Robin Terry, the museum's chairwoman and CEO and Esther Gordy Edwards' granddaughter, added that, "I think this is a special time in his life where he's really cherishing hometown, hometown friends and this moment and 60 years of Motown, and reflecting what that's meant to him. I think it just got to him."
Gordy's vision and achievements were certainly the emphasis of the evening, and indeed the entire weekend of activities, which included a gospel concert on Saturday night and a Soul in One golf tournament on Monday, Sept. 23. Scores of alumni, many sporting special commemorative gold LP-shaped medallions, turned out for the series of events, along with dignitaries at the Hitsville Honors such as U.S. Sen. Debbie Stabenow and U.S. Rep. Debbie Dingell, plus visitors like singer Al B. Sure! and Detroit-born singer Freda Payne. Even absent icons such as Stevie Wonder, who's preparing for a kidney transplant, and Smokey Robinson, who's in the midst of a Las Vegas residency, weighed in via video contributions -- including during a tribute for Gordy.
"It's great to be part of something that has become so immortalized, the Temptations' Otis Williams said before Sunday's show. ”Motown and Motown music have been known to go certain places that certain politicians can't. I can attest to that because I've seen it. I've been part of it. It's great to be part of something that's so monumental."
Williams and the Temptations performed three of their biggest hits during the Hitsville Honors -- hosted by actor and Detroit native Hill Harper of ABC's "The Good Doctor" -- executing sharp dance steps through "The Way You Do the Things You Do," "Ain't Too Proud to Beg" and "My Girl." Kem and "The Voice" finalist Beth Griffith-Manley, the daughter of Motown Funk Brothers keyboardist Johnny Griffith, opened the night with the Marvin Gaye-Tammi Terrell version of "Ain't No Mountain High Enough," while Ne-Yo, declaring that "without Motown there would be no Ne-Yo, point blank," delivered a medley of hits that included "Because of You" and "Goodman."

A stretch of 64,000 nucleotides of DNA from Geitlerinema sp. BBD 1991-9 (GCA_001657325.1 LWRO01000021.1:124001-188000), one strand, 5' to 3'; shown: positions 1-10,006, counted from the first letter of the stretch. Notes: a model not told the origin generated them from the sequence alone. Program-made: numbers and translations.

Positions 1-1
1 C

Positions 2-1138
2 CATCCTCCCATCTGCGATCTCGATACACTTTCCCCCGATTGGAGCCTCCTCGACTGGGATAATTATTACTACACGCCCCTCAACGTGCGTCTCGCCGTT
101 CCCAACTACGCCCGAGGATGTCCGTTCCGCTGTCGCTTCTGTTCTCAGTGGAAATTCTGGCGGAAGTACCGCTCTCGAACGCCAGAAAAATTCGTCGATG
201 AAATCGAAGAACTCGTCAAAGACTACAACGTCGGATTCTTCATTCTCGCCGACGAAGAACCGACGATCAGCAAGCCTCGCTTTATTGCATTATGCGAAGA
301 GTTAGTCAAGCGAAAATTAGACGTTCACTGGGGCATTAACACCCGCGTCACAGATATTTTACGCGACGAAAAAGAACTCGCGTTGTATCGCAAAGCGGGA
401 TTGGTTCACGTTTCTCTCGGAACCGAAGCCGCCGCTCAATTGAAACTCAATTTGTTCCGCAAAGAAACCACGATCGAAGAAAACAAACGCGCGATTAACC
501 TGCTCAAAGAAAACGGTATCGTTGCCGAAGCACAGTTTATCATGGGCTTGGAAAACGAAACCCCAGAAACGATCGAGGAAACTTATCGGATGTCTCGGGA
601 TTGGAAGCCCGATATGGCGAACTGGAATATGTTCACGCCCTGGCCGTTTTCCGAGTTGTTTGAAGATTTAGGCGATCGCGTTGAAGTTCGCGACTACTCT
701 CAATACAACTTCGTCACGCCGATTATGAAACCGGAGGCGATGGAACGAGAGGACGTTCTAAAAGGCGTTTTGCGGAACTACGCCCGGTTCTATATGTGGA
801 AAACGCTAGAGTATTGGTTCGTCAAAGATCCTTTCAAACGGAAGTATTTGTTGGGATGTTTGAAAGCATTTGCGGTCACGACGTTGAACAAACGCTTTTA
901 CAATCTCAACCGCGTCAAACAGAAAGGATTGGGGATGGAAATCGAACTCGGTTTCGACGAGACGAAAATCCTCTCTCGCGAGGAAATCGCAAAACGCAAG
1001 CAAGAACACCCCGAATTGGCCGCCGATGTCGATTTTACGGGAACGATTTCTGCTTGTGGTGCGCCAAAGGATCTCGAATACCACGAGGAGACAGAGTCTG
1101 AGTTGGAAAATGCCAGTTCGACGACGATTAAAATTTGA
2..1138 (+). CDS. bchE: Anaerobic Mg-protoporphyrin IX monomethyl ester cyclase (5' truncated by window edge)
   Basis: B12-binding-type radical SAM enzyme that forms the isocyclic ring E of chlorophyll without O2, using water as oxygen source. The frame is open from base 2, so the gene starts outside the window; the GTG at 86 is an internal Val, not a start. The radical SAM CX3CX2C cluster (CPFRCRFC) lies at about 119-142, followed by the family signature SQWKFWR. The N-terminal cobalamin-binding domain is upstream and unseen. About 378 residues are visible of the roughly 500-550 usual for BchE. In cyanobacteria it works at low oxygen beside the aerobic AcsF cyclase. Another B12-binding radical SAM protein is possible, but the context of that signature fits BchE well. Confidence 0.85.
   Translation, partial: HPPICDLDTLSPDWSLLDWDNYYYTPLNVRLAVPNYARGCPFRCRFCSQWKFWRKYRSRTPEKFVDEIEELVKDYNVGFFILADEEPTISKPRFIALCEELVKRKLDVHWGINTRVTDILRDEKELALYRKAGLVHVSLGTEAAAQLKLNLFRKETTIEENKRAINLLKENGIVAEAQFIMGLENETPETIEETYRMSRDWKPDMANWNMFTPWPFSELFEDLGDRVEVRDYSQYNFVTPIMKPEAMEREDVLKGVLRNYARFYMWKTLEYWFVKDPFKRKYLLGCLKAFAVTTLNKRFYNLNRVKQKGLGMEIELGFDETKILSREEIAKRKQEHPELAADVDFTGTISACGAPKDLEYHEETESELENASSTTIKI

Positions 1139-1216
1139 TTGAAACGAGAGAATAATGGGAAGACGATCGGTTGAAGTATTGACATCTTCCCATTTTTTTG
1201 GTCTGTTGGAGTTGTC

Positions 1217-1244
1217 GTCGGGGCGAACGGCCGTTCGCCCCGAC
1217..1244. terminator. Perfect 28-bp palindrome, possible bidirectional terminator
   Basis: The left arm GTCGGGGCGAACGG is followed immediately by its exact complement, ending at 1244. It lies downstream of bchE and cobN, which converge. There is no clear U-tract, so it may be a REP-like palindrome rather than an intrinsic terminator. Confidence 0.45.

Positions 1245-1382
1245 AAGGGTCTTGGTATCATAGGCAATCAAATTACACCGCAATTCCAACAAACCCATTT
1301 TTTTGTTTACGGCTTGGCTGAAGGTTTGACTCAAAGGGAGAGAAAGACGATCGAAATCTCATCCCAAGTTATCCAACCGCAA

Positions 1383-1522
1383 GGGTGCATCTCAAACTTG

Other Motown alumni performances included Martha Reeves & the Vandellas' "Dancing in the Street," the Velvelettes' renditions of "He Was Really Sayin' Something" and an extended "Needle in a Haystack" and the Four Tops, with sole founding member Abdul "Duke" Fakir, romping through "Reach Out I'll Be There," "Standing in the Shadows of Love" and "I Can't Help Myself (Sugar Pie Honey Bunch),"
Rapper Doug E Fresh -- who freestyled during the Hitsville Honors afterparty -- delivered a mix-tape style singalong medley focused on Motown's 70s hits from the Commodores, Rick James, Marvin Gaye and Diana Ross, then turned in a ferocious beat box jam with French harmonica ace Frederic Yonnet, joined later by gospel singer Tasha Page-Lockhart. Detroit rapper Big Sean dedicated his "One Man Can Change the World" to Gordy, explaining that "Motown is the foundation we stand on. You gave us a face. There would be no rap, no hip-hop without you."
And after Gordy's speech most of the cast reassembled for a long rendition of Stevie Wonder's "Signed, Sealed, Delivered I'm Yours," with Gordy returning to join the party.
Though filmed, there are no plans to broadcast the Hitsville Honors show in any way according to museum officials.
The Hitsville Honors program also gave the audience a first look at the expanded Motown Museum via a video depicting a multi-level glass and steel structure, mostly to be constructed on the souths side behind the company's original Hitsville USA headquarters on West Grand Boulevard. Terry said the first phase of expansion -- Hitsville Next, for arts and entrepreneurial education -- should be open by late summer of 2020.
With major funding from the Ford Motor Company Fund, Ford UAW and others, plus $1 million from Ariel Investments announced during Sunday's pre-show dinner, Terry said the museum had raised just over $25 million for the expansion and will continue its campaign to raise the other half of the money needed.